His career declined in the eighties, but he still managed to tackle several roles and could be seen on Quincy, The Misadventures of Sheriff Lobo, Small and Frye, and Square One Television. His last role was in 1989 on Small Wonder, a show about a robot who lives with a family and is portrayed as a child to the community.

All in all, he had a pretty amazing and full career.  He was able to appear in a variety of genres and, even after being so well known as a drunk or as Mr. Whipple, he was not typecast as a specific character. Two of his three children followed in his footsteps, son Stuart as a stuntman and daughter Melanie Wilson as an actress, who was best known for her 102 appearances on Perfect Strangers and several roles on Step by Step.

Hoho the Clown (1967)
On Bewitched Photo: imdb.com

Like Charles Lane, Dick Wilson is one of my favorite character actors. He provided thousands of hours of entertainment for us. It’s worth watching some classic television episodes just to see if you can spot him. Thank you Mr. Wilson for providing so much joy for so many years.

Honoring National West Virginia Day with Don Knotts

As we continue with our National State Day Celebrations, this week finds us in West Virginia. Who else can we pick but Don Knotts?

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Photo: amazon.com

Born in 1924 in Morgantown, WV, Don Knotts was the youngest of four boys. Don had a rough youth. His parents were farmers and his mother was 40 when he was born. His father suffered from mental illness, and Don’s birth led to a nervous breakdown. His father died when he was 13 and his mother made her living running a boarding house after that. At an early age, Don began performing as a ventriloquist and comedian at church and school functions.

After graduation, Knotts began college but then enlisted in the army, serving during WWII from 1943-1946. He toured the Pacific Islands entertaining the GIs as a comedian. In 1948 he graduated from West Virginia University with a major in education, a member of the honor society.

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Photo: pinterest.com

Before graduating, Knotts married Kathryn Metz. They would remain married until 1964 when they divorced. After college, the couple moved to New York to pursue a career in the entertainment industry.

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Steve Allen, Knotts, and Louis Nye–Photo: ebay.com

Believe it or not, his first role was in the soap opera Search for Tomorrow, and he would become part of the cast from 1953-1955. In 1956, he got his big break on the Steve Allen Show, playing a nervous man. He stayed with the show until 1959. The Tonight Show relocated to Hollywood with Jack Paar as host in 1959, and Don went with him. However, during his time on the show, he had a role in the play “No Time for Sergeants” and then in the film version with Andy Griffith.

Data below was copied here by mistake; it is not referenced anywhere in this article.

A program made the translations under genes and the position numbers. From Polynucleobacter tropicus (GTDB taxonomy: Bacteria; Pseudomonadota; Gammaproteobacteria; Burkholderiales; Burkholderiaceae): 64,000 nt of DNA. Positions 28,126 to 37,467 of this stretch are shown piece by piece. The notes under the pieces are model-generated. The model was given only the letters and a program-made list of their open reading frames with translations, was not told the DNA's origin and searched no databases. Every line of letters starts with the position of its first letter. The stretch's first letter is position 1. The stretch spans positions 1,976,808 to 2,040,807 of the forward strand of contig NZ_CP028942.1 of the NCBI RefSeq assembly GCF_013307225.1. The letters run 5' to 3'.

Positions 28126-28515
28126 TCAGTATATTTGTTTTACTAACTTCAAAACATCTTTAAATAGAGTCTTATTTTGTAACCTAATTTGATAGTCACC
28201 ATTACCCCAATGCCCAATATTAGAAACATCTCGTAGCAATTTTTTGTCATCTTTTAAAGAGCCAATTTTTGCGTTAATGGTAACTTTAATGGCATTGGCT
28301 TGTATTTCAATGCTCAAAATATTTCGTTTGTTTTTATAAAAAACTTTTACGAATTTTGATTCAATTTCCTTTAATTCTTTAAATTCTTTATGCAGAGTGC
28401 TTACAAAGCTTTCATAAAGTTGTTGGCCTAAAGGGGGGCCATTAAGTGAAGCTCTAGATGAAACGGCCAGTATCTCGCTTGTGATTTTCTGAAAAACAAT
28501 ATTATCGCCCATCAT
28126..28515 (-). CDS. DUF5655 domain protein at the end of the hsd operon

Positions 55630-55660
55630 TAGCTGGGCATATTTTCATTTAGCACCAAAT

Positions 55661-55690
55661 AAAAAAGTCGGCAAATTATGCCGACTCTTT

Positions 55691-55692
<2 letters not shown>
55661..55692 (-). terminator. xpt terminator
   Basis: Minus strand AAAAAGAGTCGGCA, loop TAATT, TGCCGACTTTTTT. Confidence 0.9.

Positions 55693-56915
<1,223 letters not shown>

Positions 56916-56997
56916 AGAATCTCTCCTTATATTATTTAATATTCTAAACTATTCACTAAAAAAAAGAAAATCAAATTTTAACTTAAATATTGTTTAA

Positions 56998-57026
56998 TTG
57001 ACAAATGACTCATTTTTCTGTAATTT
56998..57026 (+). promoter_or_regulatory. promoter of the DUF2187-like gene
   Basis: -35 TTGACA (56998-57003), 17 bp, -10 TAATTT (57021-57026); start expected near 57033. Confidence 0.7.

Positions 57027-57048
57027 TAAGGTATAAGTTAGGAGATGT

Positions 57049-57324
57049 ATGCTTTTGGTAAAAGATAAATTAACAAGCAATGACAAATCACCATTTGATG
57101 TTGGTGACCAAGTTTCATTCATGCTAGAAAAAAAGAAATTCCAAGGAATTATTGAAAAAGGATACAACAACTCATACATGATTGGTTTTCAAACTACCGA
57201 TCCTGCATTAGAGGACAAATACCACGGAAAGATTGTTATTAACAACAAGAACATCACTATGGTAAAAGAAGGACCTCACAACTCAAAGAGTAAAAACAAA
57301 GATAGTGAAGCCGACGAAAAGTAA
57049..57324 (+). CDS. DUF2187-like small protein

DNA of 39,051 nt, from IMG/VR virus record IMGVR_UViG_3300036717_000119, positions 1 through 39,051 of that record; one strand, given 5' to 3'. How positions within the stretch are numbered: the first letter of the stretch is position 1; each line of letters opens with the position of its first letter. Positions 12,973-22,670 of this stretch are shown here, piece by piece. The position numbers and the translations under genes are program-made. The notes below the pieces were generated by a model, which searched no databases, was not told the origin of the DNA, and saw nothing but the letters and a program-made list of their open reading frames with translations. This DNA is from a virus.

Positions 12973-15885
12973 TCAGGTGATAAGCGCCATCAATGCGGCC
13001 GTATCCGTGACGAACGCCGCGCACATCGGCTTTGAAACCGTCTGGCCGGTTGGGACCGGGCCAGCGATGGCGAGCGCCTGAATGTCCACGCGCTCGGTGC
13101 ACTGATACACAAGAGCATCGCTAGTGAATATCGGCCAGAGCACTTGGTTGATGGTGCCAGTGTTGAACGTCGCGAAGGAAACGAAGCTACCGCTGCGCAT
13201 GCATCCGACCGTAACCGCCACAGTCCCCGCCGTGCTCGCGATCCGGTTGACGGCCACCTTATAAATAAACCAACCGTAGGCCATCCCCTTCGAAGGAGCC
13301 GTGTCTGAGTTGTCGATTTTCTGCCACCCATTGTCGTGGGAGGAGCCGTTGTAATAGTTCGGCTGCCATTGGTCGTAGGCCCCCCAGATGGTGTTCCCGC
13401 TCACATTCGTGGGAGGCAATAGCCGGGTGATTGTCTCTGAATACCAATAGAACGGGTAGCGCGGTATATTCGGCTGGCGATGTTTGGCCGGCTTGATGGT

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Andy Griffith and Knotts-Photo: tvseriesfinales.com

In 1960 Andy Griffith was putting together his own sitcom, The Andy Griffith Show, and he offered Knotts the role of Barney Fife, deputy. During his time as Barney, Knotts received five Emmy awards (three during his first five years).

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Photo: bobshideout.com

The Museum of Broadcast Communications sums up Barney’s character perfectly:

“Self-important, romantic, and nearly always wrong, Barney dreamed of the day he could use the one bullet Andy had issued to him, though he did fire his gun on a few occasions. He always fired his pistol accidentally while still in his holster or in the ceiling of the court house, at which point he would sadly hand his pistol to Andy. This is why Barney kept his one very shiny bullet in his shirt pocket. In episode #196, Andy gave Barney more bullets so that he would have a loaded gun to go after a bad guy that Barney unintentionally helped escape. While Barney was forever frustrated that Mayberry was too small for the delusional ideas that he had of himself, viewers got the sense that he couldn’t have survived anywhere else. Don Knotts played the comic and pathetic sides of the character with equal aplomb.”

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Mayberry Family: Knotts, Ron Howard, Griffith, Frances Bauvier–
Photo: tvtropes.com

Originally, Don was supposed to be the straight man to Andy’s character, but Griffith quickly realized the reverse would make the show more successful. Andy always said he wanted to be done after five years. During that fifth year, Knotts began to search for his next job. He signed a five-film contract with Universal Studios. Then, Andy decided not to quit after season five, but since Knotts was already committed, he left the show in 1965.

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Knotts with Betty Lynn–Photo: mesquitelocalnews.com

From everything I’ve read, it seems like the cast of TAGS got along very well. Although Frances Bavier seemed to take things more personally than others, the actors seemed to enjoy working together. Betty Lynn who played Barney’s girlfriend Thelma Lou described Knotts as “a very quiet man. Very sweet. Nothing like Barney Fife.” Mark Evanier, a television writer, called him “the most beloved person in all of show business.”

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Knotts family-viewable films were very popular including It’s a Mad, Mad, Mad, Mad World; The Incredible Mr. Limpet; The Ghost and Mr. Chicken; The Reluctant Astronaut; The Shakiest Gun in the West; The Love God?; and How to Frame a Figg.

One of my favorite roles of Don’s was as the shoe salesman in the Doris Day-James Garner movie, Move Over Darling.

He also returned to Mayberry for several episodes. (Two of his Emmys came from these guest spots.)